Shreyas Kulkarni

Vijay Raaz raps his address to a harried delivery chap in what3words’ maiden India campaign

Made by Famous Innovations, the British startup wants to map India in three-metre squares. Did the campaign reach its destination?

First came the stars, then the tree leaves, the magnetic compass was next, followed by the maps. First on paper and then on screens, the art of navigation has seen many avatars. Its latest one, courtesy of what3words, shrinks down locations to just three words and, while at it, makes actor Vijay Raaz rap with increasing annoyance.

In its first campaign for India, London-based what3words shows us, through Raaz’s dulcet tones, how its system of dividing the world into three-metre squares and giving each square a unique combination of three words, works.

“It’s the easiest way to find and share exact locations,” says the app’s website.

A brainchild of Famous Innovations, the 40-second spot shows us how annoyingly hard it is for a delivery chap to find an address when the recipient is rapping instructions through the phone. The proverbial “tu kidhar hai” makes itself heard as well.

Giles Rhys Jones, CMO, what3words, said in a press release, “India is an incredibly exciting market for us. It’s a country that welcomes innovative technology and is driven by a desire to get ahead. This fun and insightful campaign perfectly demonstrates addressing challenges people and businesses face every day and how what3words can make knowing exactly where, simply simple.”

what3words, however, has its work cut out because it not only takes on the likes of Google Maps and Pataa, but India is also heavily dependent on verbal instructions when it comes to navigation. Famous Innovations too had a challenge up its sleeve.

Pataa, through its 2021 campaign, tried to explain how, through its app, you will not struggle to find the right location of address through the pin code. The last ad from Google Maps in India was released in 2018 and it was to announce the two-wheeler mode.

afaqs! spoke to Raj Kamble, founder and CCO, Famous Innovations, about this maiden what3words campaign in India.

Edited excerpts:

What did what3words ask you to do, considering this was its first Indian TV campaign?

The brand sought unique Indian nuances and an understanding of the country’s complexity. How do we make this technology desirable? How do we ensure that it is understood simply and intuitively? And, of course, how do we ensure it stands out and makes a mark?

Consumers had to be told not just what what3words is, but why it matters in their lives. India is still a very informal market, when it comes to addresses and navigation, with even Google Maps' penetration low and no or limited use of GPS.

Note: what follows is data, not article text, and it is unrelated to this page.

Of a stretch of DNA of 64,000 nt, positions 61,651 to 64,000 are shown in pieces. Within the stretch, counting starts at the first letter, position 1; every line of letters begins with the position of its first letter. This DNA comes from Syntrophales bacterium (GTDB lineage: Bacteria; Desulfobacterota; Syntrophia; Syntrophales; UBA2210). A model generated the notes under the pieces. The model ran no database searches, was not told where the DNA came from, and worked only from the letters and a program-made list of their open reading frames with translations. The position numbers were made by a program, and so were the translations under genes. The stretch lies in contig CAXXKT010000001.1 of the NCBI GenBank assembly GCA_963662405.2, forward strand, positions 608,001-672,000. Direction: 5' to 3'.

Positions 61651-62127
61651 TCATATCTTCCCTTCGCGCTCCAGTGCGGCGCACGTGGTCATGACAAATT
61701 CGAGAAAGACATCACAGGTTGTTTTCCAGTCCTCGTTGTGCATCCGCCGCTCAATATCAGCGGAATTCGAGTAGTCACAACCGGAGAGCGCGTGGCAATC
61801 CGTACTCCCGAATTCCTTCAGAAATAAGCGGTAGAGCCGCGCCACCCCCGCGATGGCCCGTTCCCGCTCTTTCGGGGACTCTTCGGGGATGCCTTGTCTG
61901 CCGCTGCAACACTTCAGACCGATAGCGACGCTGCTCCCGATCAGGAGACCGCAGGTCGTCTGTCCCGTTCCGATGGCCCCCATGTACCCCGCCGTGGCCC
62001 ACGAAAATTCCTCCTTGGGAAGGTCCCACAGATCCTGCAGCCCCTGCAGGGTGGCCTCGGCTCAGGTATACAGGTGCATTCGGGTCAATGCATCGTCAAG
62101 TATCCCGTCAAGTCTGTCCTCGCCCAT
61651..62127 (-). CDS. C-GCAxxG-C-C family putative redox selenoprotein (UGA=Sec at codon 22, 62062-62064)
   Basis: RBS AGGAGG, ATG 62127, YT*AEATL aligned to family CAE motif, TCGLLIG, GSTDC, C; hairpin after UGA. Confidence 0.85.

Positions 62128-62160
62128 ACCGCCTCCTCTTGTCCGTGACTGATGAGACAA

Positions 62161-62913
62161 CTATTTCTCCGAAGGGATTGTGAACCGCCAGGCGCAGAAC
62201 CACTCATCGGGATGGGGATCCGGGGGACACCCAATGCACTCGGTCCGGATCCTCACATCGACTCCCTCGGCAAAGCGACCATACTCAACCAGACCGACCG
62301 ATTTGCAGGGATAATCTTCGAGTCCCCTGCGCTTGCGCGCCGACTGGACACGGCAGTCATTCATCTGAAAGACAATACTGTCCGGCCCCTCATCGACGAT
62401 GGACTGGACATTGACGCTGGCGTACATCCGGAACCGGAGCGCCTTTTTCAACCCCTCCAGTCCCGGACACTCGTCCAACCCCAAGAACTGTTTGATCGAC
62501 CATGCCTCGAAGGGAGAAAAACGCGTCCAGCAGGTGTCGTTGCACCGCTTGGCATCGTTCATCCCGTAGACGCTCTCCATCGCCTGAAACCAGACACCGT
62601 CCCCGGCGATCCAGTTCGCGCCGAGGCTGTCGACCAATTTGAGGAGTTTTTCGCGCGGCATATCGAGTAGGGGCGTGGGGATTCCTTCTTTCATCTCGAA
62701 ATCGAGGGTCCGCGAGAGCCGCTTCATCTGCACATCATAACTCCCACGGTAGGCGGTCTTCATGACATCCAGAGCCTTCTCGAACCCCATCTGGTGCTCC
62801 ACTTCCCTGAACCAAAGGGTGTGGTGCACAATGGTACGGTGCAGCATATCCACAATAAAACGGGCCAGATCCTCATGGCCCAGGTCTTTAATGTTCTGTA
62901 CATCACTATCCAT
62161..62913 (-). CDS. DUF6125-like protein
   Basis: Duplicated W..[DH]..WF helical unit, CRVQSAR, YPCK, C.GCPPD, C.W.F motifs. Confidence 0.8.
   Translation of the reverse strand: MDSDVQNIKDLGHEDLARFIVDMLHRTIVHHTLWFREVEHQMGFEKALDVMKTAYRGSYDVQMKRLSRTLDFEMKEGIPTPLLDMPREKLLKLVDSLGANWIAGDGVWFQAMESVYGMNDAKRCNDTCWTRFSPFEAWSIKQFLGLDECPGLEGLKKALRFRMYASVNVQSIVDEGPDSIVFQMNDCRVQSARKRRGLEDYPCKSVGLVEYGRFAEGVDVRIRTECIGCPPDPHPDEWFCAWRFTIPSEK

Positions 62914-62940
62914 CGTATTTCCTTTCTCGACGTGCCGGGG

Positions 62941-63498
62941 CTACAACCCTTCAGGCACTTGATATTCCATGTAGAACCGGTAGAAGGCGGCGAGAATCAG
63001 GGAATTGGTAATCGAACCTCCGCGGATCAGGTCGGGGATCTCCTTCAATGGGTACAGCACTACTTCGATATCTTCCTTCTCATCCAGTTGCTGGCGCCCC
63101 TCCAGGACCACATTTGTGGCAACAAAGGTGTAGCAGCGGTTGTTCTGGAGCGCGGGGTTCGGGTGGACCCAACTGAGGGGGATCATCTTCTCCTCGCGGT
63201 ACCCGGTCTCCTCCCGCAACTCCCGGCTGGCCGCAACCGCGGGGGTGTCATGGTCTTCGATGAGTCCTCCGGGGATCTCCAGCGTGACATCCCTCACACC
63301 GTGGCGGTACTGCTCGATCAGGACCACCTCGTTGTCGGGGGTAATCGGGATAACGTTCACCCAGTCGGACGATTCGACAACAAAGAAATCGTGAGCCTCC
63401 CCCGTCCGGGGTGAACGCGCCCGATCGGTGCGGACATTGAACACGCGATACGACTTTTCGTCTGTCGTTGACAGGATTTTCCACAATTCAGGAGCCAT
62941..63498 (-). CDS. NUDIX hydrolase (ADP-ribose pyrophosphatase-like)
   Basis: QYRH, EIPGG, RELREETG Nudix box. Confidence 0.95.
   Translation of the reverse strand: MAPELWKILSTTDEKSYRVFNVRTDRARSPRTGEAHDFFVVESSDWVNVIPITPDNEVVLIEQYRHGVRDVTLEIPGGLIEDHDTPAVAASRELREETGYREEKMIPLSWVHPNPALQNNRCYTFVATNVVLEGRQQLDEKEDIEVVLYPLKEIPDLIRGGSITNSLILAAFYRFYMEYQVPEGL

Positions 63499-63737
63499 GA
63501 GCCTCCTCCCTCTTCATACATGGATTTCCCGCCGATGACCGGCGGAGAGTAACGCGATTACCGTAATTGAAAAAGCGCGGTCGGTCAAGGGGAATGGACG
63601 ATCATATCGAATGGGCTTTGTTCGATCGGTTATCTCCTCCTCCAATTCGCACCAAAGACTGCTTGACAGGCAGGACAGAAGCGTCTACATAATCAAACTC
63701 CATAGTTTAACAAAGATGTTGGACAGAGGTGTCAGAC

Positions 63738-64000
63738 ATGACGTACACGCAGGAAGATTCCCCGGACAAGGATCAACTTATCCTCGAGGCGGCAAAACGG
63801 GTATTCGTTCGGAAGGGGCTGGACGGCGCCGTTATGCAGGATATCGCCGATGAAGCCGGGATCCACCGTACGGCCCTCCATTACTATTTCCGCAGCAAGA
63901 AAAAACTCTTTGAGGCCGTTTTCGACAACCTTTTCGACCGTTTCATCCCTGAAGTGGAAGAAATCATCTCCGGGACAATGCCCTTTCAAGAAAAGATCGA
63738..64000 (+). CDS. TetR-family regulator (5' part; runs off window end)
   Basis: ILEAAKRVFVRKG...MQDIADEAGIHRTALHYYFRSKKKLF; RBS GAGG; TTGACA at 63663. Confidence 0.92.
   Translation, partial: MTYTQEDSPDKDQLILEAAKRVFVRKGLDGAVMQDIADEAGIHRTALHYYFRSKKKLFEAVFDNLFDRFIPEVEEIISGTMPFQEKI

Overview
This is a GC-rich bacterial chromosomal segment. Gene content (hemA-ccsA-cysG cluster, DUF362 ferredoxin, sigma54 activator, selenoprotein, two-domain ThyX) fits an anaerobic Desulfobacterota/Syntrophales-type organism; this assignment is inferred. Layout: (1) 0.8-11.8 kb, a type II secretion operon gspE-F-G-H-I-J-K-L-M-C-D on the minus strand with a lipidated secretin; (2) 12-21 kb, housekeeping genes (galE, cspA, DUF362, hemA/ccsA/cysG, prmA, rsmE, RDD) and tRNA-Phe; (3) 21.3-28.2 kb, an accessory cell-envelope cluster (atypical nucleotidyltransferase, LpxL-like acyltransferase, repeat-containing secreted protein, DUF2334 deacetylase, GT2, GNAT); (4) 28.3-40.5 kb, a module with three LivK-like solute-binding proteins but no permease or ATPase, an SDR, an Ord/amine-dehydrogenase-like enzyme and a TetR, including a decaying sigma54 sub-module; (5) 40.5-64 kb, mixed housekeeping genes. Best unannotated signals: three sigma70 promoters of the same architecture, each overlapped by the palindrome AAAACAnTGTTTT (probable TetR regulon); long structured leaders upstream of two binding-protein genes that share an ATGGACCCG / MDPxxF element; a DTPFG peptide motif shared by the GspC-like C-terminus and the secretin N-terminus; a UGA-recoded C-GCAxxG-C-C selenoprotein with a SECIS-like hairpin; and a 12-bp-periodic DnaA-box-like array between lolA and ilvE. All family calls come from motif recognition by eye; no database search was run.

That's why the task wasn't as straightforward as it has been in the UK or Germany or other markets where the brand is already present. This technology can be quite alien to the average Indian consumer.

Did the brand address the campaign’s target group?

Given the nature of the app, starting with India's most dense cities made more sense. We're talking to tech-savvy young Indians, who live busy, complex lives and are constantly looking for ways to add convenience to their lives every day. Despite all the progress around them, city infrastructure, including addresses, remains a challenge and that's where what3words comes in.

Tell us about your treatment of the idea. Was this the only one you discussed?

This idea started with the insight - addresses in India are long and complicated. We're all used to writing 5-6-line-long addresses, with multiple landmarks and explanations. We explored several insights around addresses in India and ideas that stemmed from them.

From remote locations that don't have accurate addresses, to complicated markets where people can't share an accurate location, we travelled far and wide with this. But we finally chose this route because there's nothing more relatable than this process of explaining a long and complicated address on the phone.

Employing a rap then helped dramatise this point and made the film more entertaining and share-worthy. Then came the journey of crafting - choosing the right celebrity, location, and words for the address. Each layer made the idea richer.

Why did you choose Vijay Raaz?

Initially, we explored working with a rapper. However, we realised that the beauty of the treatment is the unexpectedness of the rap - which would not come alive with a rapper.

We were afraid it would turn into a regular song, instead of a frustrated rant. Vijay Raaz is known for his iconic voice - one that is always used for voice-overs but has never been explored for rap. We thought it would be quite surprising for people to hear him rap. We were sure he would deliver the impatience and frustration of the protagonist in an authentic way.

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